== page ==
Carnival’s Mardi Gras has touched water for the first time after being floated out of her construction dry-dock at the Meyer Turku shipyard in Finland.
Mardi Gras was floated out on Friday, marking another major milestone in her construction journey. The next major step will be the commencement of sea trails, before her delivery and finally, her christening.
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“We can’t wait for our guests to experience Mardi Gras, a one-of-a-kind ship that is true game-changer and continues the evolution of the Carnival vacation experience,” said Ben Clement, Senior Vice President of Newbuilds, Carnival Cruise Line.
“I believe Mardi Gras will be a truly special ship,” added Meyer Turku CEO Jan Meyer. “She will be the first to use our now proven LNG cruise ship propulsion system in North American markets and feature many other sophisticated technologies – including BOLT, the first roller coaster onboard a ship.”
While Mardi Gras will be the first LNG-powered cruise ship in North America, she will be the latest in a series of sister ships built for several of Carnival Corporation’s cruise brands, such as AIDAnova, Costa Smeralda and Iona (being built for AIDA Cruises, Costa Cruises and P&O Cruises respectively).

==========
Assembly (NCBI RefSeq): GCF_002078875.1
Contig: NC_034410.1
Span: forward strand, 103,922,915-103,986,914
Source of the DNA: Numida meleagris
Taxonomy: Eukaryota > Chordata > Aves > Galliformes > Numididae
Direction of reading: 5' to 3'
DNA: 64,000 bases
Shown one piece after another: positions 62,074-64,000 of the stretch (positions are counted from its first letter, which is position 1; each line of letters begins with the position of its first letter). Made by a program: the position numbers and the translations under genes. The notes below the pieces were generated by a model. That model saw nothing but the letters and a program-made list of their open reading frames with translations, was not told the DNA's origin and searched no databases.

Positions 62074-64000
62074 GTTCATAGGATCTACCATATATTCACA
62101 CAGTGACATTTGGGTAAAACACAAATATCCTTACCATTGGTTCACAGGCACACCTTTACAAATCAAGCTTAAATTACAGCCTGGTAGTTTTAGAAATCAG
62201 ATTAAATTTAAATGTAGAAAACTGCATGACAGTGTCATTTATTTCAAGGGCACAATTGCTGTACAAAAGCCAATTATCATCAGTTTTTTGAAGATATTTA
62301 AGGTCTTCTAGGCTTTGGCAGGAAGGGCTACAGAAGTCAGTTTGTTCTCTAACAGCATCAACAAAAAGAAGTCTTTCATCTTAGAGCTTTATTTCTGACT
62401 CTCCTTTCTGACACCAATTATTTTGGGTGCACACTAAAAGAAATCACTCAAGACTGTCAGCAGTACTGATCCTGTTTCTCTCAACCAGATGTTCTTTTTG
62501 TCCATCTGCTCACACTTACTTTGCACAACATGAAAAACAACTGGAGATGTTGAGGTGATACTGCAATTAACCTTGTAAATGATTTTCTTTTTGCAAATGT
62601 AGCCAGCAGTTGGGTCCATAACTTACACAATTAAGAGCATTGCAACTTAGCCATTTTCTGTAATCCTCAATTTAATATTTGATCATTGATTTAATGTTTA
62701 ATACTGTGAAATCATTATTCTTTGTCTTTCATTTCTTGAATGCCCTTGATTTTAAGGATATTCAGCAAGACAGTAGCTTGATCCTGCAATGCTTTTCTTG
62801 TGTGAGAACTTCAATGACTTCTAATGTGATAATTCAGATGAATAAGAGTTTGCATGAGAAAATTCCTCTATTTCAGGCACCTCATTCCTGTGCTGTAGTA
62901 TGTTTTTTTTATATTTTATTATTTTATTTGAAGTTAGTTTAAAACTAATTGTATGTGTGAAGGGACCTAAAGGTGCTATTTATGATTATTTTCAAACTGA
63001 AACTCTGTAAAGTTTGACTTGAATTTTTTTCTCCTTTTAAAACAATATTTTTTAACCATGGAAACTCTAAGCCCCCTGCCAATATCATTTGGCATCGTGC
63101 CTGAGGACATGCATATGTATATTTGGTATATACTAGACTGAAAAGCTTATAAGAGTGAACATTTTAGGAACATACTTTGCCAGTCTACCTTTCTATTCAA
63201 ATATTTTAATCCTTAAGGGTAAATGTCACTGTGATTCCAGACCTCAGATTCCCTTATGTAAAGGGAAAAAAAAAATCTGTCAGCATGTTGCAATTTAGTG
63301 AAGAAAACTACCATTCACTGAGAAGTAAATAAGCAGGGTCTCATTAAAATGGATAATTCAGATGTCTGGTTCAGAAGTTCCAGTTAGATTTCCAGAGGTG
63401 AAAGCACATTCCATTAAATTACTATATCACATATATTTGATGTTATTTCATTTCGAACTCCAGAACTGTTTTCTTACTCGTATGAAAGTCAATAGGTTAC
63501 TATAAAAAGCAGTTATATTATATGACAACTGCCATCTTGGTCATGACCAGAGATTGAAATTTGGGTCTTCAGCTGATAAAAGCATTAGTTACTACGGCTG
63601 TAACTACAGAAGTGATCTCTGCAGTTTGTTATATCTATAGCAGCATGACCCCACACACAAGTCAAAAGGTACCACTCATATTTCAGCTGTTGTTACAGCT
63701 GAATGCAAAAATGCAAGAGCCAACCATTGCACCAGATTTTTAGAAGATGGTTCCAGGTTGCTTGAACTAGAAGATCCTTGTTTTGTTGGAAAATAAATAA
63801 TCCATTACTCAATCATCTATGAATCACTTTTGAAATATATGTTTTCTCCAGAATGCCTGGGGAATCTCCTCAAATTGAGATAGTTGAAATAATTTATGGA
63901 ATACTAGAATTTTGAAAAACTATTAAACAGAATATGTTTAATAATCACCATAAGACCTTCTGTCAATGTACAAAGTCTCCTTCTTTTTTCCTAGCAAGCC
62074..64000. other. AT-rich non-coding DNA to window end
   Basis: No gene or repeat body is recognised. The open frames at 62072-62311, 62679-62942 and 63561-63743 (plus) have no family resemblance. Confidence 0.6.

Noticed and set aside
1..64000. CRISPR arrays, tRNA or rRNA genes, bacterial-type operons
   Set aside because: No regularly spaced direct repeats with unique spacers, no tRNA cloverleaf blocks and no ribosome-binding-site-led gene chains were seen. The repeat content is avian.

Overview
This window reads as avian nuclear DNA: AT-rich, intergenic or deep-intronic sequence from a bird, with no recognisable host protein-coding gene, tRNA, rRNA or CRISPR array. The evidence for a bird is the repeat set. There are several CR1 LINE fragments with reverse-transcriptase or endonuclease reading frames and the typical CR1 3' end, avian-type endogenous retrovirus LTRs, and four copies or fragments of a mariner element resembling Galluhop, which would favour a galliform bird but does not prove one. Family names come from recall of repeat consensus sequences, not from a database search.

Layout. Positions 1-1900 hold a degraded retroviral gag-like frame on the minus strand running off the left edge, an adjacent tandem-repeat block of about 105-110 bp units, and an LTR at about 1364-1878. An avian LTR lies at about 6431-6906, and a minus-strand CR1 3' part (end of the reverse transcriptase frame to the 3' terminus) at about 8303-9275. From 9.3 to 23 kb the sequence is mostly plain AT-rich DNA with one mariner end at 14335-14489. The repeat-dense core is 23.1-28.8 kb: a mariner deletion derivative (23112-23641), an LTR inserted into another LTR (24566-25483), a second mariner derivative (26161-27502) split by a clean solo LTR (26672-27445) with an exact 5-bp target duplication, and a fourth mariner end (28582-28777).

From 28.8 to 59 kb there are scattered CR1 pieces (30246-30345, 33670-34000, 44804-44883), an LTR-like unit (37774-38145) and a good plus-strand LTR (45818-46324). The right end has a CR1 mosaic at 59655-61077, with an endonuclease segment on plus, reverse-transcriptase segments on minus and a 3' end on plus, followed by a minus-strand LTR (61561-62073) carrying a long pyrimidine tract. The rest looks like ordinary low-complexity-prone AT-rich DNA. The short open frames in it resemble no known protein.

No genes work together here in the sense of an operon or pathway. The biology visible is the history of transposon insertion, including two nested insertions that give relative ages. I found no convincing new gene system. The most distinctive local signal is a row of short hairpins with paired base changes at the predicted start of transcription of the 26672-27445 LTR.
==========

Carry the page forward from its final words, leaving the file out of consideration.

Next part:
Now that she’s on the water, Mardi Gras’ six themed zones will also begin to take shape with the interior build out of spaces like Emeril’s Bistro 1396 created by chef Emeril Lagasse and a groundbreaking new atrium concept with three-deck-high floor-to-ceiling windows and moveable LED screens.
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An army of several thousand contractors working for almost 1,000 different suppliers will now board the ship and finish off her interior spaces, from her dozens of restaurants, lounges and cafes to the more than 2,500 cabins.
After a delay in the delivery, reported in December last year, Mardi Gras is still on track for her new delivery timeline in late October, and will enter revenue service on November 14th, 2020 from Port Canaveral, Florida.
Although the delay in her construction wasn’t directly mentioned Friday, Mayer Turku CEO Jan Meyer did seem to allude to it when he said that Mardi Gras is among a new class of ships that are truly smart floating cities.
“We are building all the facilities a smart modern city would have: hospitals, IT-networks, restaurants and sophisticated environmental technologies, on a ship sailing the seas,” he said. “It is a very difficult undertaking but also the end result is really spectacular.”
Mardi Gras will homeport year-round in Port Canaveral, sailing one week cruises to the Western and Eastern Caribbean.
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